THE HOLY SPIRIT INSPIRED WRITING THE SCRIPTURES
By: Frank G. Tunstall, D. Min.
In a culture that is birthing more and more Biblical illiteracy, it is imperative that we re-discover the Holy Spirit who authored the Holy Scriptures. A foundational responsibility of the Spirit as a member of the Trinity was to give to mankind a written revelation of God that presents Jesus Christ Himself as the living Word of God.
“All scripture is given by inspiration of God, and is profitable for doctrine, for reproof, for correction, for instruction in righteousness: That the man of God may be perfect, throughly furnished unto all good works” (2 Timothy 3:16-17, KJV).
“Knowing this first, that no prophecy of the scripture is of any private interpretation. For the prophecy came not in old time by the will of man: but holy men of God spake as they were moved by the Holy Ghost” (2 Peter 1:20-21, KJV).
Each of these statements by the Apostle Paul and the Apostle Peter were made with the Old Testament in mind; the New Testament was still being written when Paul and Peter wrote their epistles. What they said about the Old Testament, however, would apply to the New Testament as well: the same Holy Spirit inspired the writing of both Testaments.
The goal here is to give a summary of what is meant by the inspiration of Scripture. Seven principals of faith regarding the Scriptures are foundational.
- The Bible is a revelation from God that includes both the Old and the New Testaments. By revelation is meant God has disclosed Himself, giving information about Himself that could not be discovered any other way.
- By inspiration is meant the Holy Spirit chose and anointed people whose vocabularies were sufficient to express what the Spirit wanted said. Paul used the term, “God breathed” (2 Timothy 3:16-17). The writers wrote in their own writing style.
- By verbal inspiration is meant the anointing of the Spirit extended to the actual choice of each and all of the words in the original manuscripts, not merely to the ideas (2 Timothy 3:16; 2 Peter 1:21).
- The Bible is inerrant, or without mistakes in its original autographs regarding every subject it addresses, including matters of moral living, science, history, or geography, for examples. This means the whole of the Bible is God’s infallible Word and sets the standard for faith and practice. The Bible is authoritative, the final authority, on any subject it addresses (Matthew 5:18; John 10:35).
- The Bible unveils God’s path to man by way of Jesus’ cross, and shows man his way to God in a new birth (John 3:3-7). The Bible describes the sacrificial death of Jesus as the only antidote that will cure the breach in man’s relationship with God. It presents Jesus Christ as the one and only path to peace with God and the guarantee of eternal life with the Father, the Son, and the Holy Spirit in the world to come (John 3:3, 7, 16; 5:39–47; 2 Corinthians 1:21-22; 5:5; Ephesians 1:13).
- The Bible as the written word of Truth reveals Jesus Christ as the logos, the Word, the first and last Word of Truth, and the Holy Spirit as the Spirit of Truth (John 1:1, 14; 14:17; 1 John 4:6). This is not to say everything in the Bible is Truth. The words ascribed to Satan, for an example, are an accurate record of what Satan said, but must not be understood as truthful. Jesus Himself said Satan was a “murderer from the beginning” and “no truth was in him” (John 8:44, KJV).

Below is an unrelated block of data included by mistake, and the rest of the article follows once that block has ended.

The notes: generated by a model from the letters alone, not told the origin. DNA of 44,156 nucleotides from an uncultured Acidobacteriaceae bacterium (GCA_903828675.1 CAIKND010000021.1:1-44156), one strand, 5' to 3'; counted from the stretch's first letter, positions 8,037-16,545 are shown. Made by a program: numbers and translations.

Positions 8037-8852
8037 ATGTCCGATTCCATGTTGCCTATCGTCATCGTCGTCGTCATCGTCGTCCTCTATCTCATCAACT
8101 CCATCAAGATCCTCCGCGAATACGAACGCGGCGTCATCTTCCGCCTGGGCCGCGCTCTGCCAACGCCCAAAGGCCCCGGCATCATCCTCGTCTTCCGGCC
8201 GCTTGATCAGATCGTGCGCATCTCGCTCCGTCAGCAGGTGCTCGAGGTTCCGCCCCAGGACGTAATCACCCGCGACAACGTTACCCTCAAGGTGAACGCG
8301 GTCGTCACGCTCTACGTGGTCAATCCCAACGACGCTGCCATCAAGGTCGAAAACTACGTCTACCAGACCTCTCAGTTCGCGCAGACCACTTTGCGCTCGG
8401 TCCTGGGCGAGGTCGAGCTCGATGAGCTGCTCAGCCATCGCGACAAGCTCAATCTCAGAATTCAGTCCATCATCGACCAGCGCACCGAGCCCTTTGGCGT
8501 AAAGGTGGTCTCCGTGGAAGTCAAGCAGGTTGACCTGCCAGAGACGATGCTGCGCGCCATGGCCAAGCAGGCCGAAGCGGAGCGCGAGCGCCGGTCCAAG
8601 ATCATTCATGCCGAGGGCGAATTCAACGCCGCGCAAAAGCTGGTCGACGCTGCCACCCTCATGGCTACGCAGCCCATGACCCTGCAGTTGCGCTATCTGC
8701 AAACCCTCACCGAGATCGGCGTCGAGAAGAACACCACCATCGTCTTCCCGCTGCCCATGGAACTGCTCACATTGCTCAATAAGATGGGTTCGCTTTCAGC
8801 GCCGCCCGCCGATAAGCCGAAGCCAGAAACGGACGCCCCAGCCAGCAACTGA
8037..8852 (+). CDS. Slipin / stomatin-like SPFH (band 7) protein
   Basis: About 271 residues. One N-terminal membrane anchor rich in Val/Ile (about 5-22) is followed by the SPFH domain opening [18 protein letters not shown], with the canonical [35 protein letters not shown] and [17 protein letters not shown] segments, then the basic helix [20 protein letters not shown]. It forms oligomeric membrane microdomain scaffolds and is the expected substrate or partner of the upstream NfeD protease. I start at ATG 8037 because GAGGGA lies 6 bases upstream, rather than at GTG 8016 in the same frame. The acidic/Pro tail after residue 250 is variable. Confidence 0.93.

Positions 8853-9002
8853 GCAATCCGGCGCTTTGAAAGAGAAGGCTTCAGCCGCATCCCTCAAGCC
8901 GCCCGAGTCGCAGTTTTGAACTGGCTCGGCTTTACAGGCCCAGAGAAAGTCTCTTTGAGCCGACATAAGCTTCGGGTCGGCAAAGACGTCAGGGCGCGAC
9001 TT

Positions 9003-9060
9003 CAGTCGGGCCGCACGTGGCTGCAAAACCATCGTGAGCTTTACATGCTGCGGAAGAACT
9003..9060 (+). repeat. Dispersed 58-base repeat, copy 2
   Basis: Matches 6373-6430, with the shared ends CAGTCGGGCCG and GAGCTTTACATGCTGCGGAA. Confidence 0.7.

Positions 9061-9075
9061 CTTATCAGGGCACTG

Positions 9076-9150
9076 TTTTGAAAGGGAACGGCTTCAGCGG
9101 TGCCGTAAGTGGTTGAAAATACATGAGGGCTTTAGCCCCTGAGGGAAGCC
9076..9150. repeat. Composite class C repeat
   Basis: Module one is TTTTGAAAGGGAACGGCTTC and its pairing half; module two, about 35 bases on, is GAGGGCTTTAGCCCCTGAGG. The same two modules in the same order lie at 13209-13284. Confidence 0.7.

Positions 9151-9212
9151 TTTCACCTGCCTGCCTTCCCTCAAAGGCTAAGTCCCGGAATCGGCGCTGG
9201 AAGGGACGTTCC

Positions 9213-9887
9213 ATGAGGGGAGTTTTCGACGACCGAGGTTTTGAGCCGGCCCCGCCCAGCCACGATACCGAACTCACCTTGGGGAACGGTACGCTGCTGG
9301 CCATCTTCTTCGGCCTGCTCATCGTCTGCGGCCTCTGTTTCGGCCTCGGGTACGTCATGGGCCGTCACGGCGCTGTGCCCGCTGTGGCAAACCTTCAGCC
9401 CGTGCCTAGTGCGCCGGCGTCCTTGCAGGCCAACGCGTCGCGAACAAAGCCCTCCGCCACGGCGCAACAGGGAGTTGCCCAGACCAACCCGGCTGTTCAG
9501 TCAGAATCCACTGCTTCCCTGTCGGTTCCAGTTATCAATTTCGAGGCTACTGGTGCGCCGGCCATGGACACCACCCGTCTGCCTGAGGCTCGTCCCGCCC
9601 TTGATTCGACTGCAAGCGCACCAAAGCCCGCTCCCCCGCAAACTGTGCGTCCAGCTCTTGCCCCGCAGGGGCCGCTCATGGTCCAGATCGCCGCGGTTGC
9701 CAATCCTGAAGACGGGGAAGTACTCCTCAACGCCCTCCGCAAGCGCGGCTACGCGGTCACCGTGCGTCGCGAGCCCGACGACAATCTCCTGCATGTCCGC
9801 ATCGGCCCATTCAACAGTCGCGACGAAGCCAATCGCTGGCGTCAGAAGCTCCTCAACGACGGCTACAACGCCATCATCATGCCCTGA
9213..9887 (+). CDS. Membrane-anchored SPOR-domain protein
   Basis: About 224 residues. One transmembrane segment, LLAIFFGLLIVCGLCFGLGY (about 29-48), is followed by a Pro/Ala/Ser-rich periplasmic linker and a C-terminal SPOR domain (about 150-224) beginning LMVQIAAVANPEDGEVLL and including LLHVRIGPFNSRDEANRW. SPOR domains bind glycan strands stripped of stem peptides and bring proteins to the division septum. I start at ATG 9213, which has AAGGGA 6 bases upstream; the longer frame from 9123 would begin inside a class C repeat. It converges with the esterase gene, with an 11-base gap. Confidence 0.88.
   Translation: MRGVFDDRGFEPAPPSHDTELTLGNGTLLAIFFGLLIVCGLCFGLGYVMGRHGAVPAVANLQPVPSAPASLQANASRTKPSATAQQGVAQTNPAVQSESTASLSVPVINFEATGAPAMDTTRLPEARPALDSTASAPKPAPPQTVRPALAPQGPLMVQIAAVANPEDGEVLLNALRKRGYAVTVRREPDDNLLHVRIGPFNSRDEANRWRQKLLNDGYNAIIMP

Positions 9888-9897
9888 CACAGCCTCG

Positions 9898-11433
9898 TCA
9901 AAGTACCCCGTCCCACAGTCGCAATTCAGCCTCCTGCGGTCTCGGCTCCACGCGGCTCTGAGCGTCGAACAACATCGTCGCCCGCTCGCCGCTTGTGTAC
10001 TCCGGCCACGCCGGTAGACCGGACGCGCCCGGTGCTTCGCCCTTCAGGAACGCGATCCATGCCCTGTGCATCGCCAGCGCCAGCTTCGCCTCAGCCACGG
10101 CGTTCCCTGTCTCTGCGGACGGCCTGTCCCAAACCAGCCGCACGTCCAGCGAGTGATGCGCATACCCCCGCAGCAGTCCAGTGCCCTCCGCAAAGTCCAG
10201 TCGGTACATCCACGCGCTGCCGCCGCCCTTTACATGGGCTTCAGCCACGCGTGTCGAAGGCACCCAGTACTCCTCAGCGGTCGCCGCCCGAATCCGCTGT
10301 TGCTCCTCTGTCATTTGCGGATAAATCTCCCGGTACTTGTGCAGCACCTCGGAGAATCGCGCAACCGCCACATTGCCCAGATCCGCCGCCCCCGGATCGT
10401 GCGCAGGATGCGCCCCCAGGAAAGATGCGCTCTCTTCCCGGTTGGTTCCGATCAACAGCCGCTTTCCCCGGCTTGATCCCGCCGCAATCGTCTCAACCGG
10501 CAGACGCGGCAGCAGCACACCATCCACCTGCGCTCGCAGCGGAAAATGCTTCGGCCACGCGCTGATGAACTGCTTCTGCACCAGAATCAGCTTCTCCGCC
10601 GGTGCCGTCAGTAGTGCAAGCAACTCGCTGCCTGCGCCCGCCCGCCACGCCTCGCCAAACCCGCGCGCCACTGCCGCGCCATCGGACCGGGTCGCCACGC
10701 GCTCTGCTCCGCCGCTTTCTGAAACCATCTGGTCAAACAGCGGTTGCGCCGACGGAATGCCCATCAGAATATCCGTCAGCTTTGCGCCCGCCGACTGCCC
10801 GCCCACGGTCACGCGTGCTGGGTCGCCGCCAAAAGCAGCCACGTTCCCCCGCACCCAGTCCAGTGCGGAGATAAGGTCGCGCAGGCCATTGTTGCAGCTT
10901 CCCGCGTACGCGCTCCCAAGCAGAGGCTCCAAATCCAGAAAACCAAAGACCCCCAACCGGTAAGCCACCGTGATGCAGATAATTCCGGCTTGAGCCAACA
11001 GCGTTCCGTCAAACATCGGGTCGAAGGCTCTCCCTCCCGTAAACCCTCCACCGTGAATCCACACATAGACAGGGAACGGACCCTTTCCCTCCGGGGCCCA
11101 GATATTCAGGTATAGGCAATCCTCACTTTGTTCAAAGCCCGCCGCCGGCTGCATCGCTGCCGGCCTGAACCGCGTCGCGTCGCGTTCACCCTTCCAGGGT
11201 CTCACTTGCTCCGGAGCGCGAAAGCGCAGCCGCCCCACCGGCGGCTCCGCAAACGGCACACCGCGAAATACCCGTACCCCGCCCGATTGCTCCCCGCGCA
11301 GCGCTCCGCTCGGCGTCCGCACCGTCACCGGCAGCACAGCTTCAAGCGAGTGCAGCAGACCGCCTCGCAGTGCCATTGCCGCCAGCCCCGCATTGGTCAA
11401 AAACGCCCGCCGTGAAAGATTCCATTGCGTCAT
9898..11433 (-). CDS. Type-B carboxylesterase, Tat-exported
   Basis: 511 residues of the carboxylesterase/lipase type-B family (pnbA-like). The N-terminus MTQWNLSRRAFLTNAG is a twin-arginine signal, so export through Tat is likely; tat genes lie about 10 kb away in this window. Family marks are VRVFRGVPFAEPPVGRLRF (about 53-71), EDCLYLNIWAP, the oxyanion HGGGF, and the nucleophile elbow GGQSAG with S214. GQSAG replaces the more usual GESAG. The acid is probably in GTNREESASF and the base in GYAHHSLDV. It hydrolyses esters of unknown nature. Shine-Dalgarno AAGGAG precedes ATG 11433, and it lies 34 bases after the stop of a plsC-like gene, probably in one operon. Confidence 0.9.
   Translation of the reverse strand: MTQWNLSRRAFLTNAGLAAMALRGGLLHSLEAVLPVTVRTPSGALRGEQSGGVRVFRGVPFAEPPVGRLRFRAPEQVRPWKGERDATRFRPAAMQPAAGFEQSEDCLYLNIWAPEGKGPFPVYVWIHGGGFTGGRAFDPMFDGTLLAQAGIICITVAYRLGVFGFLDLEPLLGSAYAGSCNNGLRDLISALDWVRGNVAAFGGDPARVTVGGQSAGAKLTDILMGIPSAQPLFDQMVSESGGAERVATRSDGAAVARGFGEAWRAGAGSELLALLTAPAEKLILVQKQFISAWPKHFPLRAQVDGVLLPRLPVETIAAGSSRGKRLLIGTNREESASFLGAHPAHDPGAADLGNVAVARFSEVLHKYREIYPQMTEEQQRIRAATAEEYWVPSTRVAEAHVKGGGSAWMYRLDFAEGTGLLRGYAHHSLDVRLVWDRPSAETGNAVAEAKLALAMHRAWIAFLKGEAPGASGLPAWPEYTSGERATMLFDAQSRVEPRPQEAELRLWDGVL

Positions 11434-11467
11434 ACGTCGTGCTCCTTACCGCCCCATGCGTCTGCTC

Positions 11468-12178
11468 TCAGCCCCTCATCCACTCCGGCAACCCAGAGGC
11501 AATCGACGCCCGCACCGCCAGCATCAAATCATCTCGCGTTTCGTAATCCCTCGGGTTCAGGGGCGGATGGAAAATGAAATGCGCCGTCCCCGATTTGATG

- The inspiration of the Holy Spirit has given us the written Word of God in 66 books – 27 in the New Testament and 39 in the Old Testament. With these books, the Canon is closed, meaning no books can be deleted from the Bible and no new books added.
A sharp distinction must be made between the infallible revelation of God in the original autographs, and fallen man’s responsibility to interpret the Bible (John 16:13). For this reason, the Bible must be prayerfully studied, trusting the Holy Spirit to help the Lord’s followers rightly divide the word of truth (2 Timothy 2:15).
Oh! to be avid students of the Scriptures, living very close to the heart of Jesus and ever yearning to get it right.
With these seven in mind, an appropriate question follows: just how authoritative are the Scriptures? Peter’s answer is clear-cut: “Above all, you must understand that no prophecy of Scripture came about by the prophet’s own interpretation. For prophecy never had its origin in the will of man” (1:20-21). Hence, the authority of Scripture comes only from God.
The next question logically follows. What then is the source of the Scriptures? Peter’s answer was straightforward, “Men spoke from God as they were carried along by the Holy Spirit” (1:21; see also 2 Timothy 3:16). This answer affirms the Deity of the Holy Spirit, showing how the Spirit was involved in writing the Scriptures. It also shows the role of the people the Holy Spirit chose to write the Scriptures; they were anointed to record accurately in their language and their vocabulary not merely the ideas but the words the Holy Spirit inspired.
When believers in Jesus Christ understand and assimilate this concept of the authority of the Scriptures, little wonder they can say the words of the Bible enjoy verbal inspiration (extending to the choice of words themselves) and plenary inspiration (covering the whole and the parts of each book of the Bible).
The “God-breathed” Bible is a treasure and the pearl of great price, handed down to us in earthen vessels (2 Timothy 3:16). While the Bible is priceless, we do not worship the book. Instead, we adore the Lord of the book.